Saturday, January 28, 2012

Putting nature back in gardening

In keeping with one of my ecofrugal New Year's resolutions, I've been spending a good part of this week planning next year's garden: choosing crops, ordering seeds, and trying to get together the supplies needed to start my first seedlings. I started flipping through our various gardening books (Square Foot Gardening, Jeff Ball's 60-Minute Vegetable Garden) for advice, and I found myself getting really annoyed with their suggestions. Mel Bartholomew, for instance, says you should first run your seeding containers through the dishwasher to sterilize them, and then plant your seeds in vermiculite—not soil, not potting mix, but pure vermiculite, a mica-based mineral that's an entirely nonrenewable resource. Then, he wants you to put them in a "thermostatically controlled seed starter" and check them every day, and the minute they sprout, move the container into strong light—a greenhouse or a "heated sun box" or, at minimum, a table kept under fluorescent light for 12 to 16 hours each day. Jeff Ball agrees that artificial light is essential and recommends building a special seedling bench, setting it in an area where the temperature stays between 60 and 70 degrees year-round, and rigging up an adjustable light fixture that you can move up or down to keep it at the optimum distance from the tops of the seedlings.

At first, I thought this was annoying me because it all seems like so much work, or because it's so expensive. But I finally figured out that my real problem was the insistence on doing everything scientifically—in other words, not naturally. And the problem isn't limited to seed starting; gardening "systems" like these seem built around the idea that if you want to grow your own vegetables, then the first thing you have to do is stop relying on the inadequate resources provided by nature. Don't try to till your own garden soil to turn it into a decent growing medium; instead, build raised boxes and fill them with a mixture of vermiculite, peat moss (another nonrenewable resource), and compost (which you can make yourself, but you have to sift and sterilize it before use). Don't let the rain water your plants; instead, install a drip irrigation system that you can run underneath a layer of black plastic mulch. Don't rely on what nature provides; instead, invest time and money in a system that you can control absolutely. Whatever happened to "all it takes is a rake and a hoe and a piece of fertile ground"?

At its most basic level, gardening is an almost magical process. You take seeds (which you can often harvest from last year's plants), put them in the dirt (which is all around), expose them to the sun and rain (which come down from the sky with no effort on your part), and eventually, you end up with edible plants. You get something for nothing—proof that there actually is such a thing as a free lunch. And now these "experts" come along and say that the right way to garden is to replace these free, abundant natural resources with heat-controlled boxes and fluorescent lights and a drip irrigation system that also dispenses liquid fertilizer. Yes, I understand that they're just trying to take some of the uncertainty out of the process—to produce more reliable, consistent results and better yields. And when you balance the long-term cost of all the equipment they want you to buy against the value of all the fresh vegetables you could grow using their methods, it probably is cost-effective to do it this way. But it still seems wasteful to me to let the sun and rain and soil that I can get for nothing go unused so that I can substitute something that's easier to control. Spending money and time on something that I could get for free, with no effort at all, seems to me the exact opposite of ecofrugality.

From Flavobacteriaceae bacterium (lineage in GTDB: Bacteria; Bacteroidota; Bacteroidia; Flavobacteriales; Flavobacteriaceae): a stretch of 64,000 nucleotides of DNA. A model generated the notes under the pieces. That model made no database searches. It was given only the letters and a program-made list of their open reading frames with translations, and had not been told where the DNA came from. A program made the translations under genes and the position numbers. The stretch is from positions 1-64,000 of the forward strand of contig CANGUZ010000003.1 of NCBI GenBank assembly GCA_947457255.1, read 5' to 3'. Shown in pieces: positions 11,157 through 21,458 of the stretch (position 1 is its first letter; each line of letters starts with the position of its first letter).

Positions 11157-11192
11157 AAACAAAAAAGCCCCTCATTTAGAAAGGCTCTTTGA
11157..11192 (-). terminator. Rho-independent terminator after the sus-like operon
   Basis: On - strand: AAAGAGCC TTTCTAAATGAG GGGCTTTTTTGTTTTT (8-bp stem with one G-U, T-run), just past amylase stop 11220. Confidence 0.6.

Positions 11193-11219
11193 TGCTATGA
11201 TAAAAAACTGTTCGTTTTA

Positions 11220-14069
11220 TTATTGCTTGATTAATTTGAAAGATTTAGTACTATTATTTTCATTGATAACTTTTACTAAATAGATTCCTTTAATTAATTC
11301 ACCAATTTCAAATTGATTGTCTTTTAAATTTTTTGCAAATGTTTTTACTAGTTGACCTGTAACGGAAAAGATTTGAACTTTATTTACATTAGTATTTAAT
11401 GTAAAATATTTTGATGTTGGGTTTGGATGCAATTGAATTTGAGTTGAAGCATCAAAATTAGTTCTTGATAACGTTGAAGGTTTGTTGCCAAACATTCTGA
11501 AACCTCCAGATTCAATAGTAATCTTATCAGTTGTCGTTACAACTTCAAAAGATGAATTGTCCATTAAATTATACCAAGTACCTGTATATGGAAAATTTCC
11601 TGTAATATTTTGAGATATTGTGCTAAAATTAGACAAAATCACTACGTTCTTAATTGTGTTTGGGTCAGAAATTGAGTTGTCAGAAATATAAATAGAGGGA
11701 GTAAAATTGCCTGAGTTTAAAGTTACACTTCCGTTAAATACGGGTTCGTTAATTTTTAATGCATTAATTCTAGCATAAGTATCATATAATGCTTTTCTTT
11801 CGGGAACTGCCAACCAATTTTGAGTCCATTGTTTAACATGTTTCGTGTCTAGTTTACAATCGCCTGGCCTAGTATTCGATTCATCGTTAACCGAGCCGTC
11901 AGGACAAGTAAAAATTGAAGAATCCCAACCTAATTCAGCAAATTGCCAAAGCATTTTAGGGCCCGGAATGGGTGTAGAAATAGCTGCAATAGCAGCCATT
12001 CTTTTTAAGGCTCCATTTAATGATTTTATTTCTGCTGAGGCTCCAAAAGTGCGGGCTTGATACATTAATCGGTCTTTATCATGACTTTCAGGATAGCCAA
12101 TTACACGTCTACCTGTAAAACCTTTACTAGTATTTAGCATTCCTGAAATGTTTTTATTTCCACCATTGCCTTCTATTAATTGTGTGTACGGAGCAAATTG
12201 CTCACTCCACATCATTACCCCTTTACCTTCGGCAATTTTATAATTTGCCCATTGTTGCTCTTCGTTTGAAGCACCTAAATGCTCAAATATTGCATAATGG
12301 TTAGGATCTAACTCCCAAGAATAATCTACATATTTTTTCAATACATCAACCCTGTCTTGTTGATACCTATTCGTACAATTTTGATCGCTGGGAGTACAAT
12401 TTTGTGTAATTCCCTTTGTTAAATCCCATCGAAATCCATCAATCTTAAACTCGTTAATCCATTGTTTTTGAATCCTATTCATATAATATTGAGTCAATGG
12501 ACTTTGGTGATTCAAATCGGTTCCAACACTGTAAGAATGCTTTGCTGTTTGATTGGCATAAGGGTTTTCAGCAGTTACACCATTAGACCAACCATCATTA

So I've decided I'm going to seek a middle ground. Since we haven't had much luck with our seedlings in the past, and since starting seeds is still more ecofrugal than buying plants, I'm planning to go ahead and invest some time and money in a proper seed-starting mix and some artificial light to supplement the sunlight. But aside from that, I'm going to stick to sustainable growing practices, such as
  • choosing crops that are well-adapted to our climate
  • using homemade compost, supplementing with bagged compost only as needed
  • letting Mother Nature do the watering, and watering by hand during dry spells
  • growing plants close together to keep the weeds down, and pulling those that do come through by hand
  • saving seeds for future use (storing them in the basement to keep them nice and cool)
And for future years, I'm going to look into more sustainable ways of starting my seeds, such as using renewable coir, or coconut fiber, instead of a peat-based mix. I'm also planning to try winter sowing techniques to avoid the hardening-off process, reduce water use, make better use of natural light, and possibly eliminate the need for a seed-starting mix altogether. I tried this method on a limited basis last year, and I got mixed results, but it seems like such a perfect example of ecofrugality (saving time, money, and natural resources all at once) that I think it's definitely worth exploring further.
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